Death

"While he was besieging the city of Acre, Godfrey, the ruler of Jerusalem, was struck by an arrow, which killed him," reports the Arab chronicler Ibn al-Qalanisi. Christian chronicles make no mention of this; instead, Albert of Aix and Ekkehard of Aura report that Godfrey contracted an illness in Caesarea in June, 1100. It was later believed that the emir of Caesarea had poisoned him, but there seems to be no basis for this rumour; William of Tyre does not mention it. It is also said that he died after eating a poisoned apple. He died in Jerusalem after suffering from a prolonged illness. Hamza ibn Asad abu Yala ibn al-Qalanisi (c. ... Albert of Aix-la-Chapelle or Albert of Aachen (floruit circa AD 1100), historian of the First Crusade, was born during the later part of the 11th century, and afterwards became canon and custos of the church of Aachen. ... Ekkehard of Aura (died 1126) was the Abbot of Aura (a monastery founded by Otto, Bishop of Bamberg, on the Franconian Saale river, near Bad Kissingen, Bavaria) from 1108. ... William of Tyre (c. ...


Godfrey in history and legend

According to William of Tyre, the later 12th-century chronicler of the Kingdom of Jerusalem, Godfrey was "tall of stature, not extremely so, but still taller than the average man. He was strong beyond compare, with solidly-built limbs and a stalwart chest. His features were pleasing, his beard and hair of medium blond."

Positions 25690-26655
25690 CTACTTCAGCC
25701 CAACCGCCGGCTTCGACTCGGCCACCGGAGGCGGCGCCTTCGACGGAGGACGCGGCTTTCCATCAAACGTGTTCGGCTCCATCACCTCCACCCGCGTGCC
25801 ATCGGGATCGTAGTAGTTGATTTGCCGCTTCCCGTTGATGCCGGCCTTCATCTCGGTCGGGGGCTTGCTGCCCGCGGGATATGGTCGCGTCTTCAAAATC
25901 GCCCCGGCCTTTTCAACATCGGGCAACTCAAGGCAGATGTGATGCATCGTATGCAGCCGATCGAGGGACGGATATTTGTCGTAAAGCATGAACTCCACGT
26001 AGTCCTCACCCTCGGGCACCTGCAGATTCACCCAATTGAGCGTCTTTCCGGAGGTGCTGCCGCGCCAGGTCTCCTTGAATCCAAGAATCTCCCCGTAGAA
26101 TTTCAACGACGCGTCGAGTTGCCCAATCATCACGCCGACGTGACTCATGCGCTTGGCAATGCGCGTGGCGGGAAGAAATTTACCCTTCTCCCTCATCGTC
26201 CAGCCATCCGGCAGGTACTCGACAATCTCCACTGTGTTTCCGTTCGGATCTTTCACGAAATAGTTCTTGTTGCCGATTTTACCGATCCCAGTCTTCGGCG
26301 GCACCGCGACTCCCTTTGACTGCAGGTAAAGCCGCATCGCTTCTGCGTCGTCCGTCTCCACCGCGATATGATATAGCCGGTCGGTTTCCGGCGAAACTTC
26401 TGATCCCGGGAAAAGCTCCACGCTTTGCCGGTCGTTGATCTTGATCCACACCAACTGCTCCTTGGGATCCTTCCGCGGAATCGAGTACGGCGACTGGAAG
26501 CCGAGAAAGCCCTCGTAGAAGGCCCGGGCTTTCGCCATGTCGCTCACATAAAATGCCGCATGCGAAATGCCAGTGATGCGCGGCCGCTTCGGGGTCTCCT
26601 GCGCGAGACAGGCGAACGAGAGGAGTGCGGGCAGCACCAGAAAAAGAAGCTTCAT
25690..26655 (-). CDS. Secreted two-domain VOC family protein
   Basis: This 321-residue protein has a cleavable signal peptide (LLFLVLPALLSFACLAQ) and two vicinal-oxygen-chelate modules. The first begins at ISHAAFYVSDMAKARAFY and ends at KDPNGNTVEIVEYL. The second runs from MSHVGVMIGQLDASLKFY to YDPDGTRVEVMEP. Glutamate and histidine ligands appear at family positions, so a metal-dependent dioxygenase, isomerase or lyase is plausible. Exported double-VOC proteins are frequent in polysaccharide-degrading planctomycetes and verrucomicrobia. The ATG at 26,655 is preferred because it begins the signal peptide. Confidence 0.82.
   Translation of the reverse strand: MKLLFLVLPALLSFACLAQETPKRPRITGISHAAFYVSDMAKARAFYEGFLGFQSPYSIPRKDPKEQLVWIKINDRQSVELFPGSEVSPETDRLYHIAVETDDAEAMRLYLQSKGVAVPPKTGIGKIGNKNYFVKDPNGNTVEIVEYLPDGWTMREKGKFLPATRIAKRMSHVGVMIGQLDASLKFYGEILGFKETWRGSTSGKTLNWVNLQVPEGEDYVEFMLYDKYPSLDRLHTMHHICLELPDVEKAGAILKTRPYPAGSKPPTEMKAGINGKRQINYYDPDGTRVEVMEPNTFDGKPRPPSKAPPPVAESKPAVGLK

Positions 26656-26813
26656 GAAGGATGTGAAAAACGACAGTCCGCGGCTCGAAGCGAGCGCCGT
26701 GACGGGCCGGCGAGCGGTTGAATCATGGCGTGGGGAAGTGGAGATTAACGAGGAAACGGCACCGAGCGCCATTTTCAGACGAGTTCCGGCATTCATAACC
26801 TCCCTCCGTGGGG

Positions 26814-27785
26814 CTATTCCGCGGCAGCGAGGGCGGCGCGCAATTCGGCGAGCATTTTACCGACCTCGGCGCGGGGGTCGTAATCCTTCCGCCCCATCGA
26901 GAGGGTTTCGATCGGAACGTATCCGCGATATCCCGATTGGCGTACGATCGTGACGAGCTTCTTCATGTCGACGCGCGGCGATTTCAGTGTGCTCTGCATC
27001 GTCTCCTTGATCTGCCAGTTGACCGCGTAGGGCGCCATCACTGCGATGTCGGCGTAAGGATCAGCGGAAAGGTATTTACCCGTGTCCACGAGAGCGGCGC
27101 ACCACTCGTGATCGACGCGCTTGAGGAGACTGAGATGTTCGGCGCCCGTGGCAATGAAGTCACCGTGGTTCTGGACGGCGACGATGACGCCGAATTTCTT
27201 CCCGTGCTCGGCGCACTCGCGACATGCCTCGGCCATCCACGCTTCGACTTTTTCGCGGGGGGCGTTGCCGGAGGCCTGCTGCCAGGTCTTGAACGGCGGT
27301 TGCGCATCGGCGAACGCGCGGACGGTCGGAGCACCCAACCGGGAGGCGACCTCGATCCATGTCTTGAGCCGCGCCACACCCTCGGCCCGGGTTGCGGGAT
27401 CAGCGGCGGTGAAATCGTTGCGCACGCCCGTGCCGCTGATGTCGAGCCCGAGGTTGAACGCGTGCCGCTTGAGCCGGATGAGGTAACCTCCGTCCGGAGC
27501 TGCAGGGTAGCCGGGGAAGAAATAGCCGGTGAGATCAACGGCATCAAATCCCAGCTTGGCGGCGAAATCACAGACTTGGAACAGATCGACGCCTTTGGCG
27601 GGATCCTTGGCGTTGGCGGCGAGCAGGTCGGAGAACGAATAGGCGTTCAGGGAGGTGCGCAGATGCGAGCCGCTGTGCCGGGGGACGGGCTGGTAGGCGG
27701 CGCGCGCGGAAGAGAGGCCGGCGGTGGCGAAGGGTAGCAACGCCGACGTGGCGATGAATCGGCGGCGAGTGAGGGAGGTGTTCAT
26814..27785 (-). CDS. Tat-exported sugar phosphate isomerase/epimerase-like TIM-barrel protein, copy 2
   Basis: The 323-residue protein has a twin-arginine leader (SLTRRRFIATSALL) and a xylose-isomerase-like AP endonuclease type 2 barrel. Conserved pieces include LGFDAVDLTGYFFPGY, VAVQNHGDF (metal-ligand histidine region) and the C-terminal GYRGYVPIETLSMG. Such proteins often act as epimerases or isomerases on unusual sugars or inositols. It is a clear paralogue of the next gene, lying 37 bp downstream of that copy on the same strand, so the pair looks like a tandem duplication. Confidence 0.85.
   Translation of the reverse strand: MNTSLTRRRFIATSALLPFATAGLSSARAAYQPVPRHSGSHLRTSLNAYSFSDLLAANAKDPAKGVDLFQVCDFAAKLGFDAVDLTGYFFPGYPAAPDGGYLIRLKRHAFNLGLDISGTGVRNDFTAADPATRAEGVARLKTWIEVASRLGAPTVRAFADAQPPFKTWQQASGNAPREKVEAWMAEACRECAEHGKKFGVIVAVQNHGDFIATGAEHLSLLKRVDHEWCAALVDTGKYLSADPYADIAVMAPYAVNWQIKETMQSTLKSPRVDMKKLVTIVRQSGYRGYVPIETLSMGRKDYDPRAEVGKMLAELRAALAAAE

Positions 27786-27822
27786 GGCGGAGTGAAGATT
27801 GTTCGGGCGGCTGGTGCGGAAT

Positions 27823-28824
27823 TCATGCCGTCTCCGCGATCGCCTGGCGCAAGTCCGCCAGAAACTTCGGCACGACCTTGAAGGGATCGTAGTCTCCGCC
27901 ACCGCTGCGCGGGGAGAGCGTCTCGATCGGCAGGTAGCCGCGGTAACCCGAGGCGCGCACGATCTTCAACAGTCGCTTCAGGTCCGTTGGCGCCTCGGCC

Because he had been the first ruler in Jerusalem Godfrey of Bouillon was idealized in later accounts. He was depicted as the leader of the crusades, the king of Jerusalem, and the legislator who laid down the assizes of Jerusalem, and he was included among the ideal knights known as the Nine Worthies. In reality he was only one of several leaders of the crusade, which also included Raymond IV of Toulouse, Bohemund of Taranto, Robert of Flanders, Stephen of Blois and Baldwin of Boulogne to name a few, along with papal legate Adhémar of Montiel, Bishop of Le Puy. Baldwin I of Jerusalem, Godfrey's younger brother, became the first titled king when he succeeded Godfrey in 1100. The assizes were the result of a gradual development. The kingdom of Jerusalem and the other Crusader states (in shades of green) in the context of the Near East in 1135. ... As Peter Edbury says, one group of sources from the Latin East that have long excited the attention of scholars are the legal treaties often known collectively, if somewhat misleadingly, as the Assises of Jerusalem. ... Oldest known sculptures of the Nine Worthies at the old city hall Cologne, Germany. ... Raymond IV of Toulouse (c. ... Bohemund I of Antioch (c. ... Robert II of Flanders (c. ... Stephen II Henry (c. ... Coronation of Baldwin I. (from: Histoire dOutremer, 13. ... Coronation of Baldwin I. (from: Histoire dOutremer, 13. ...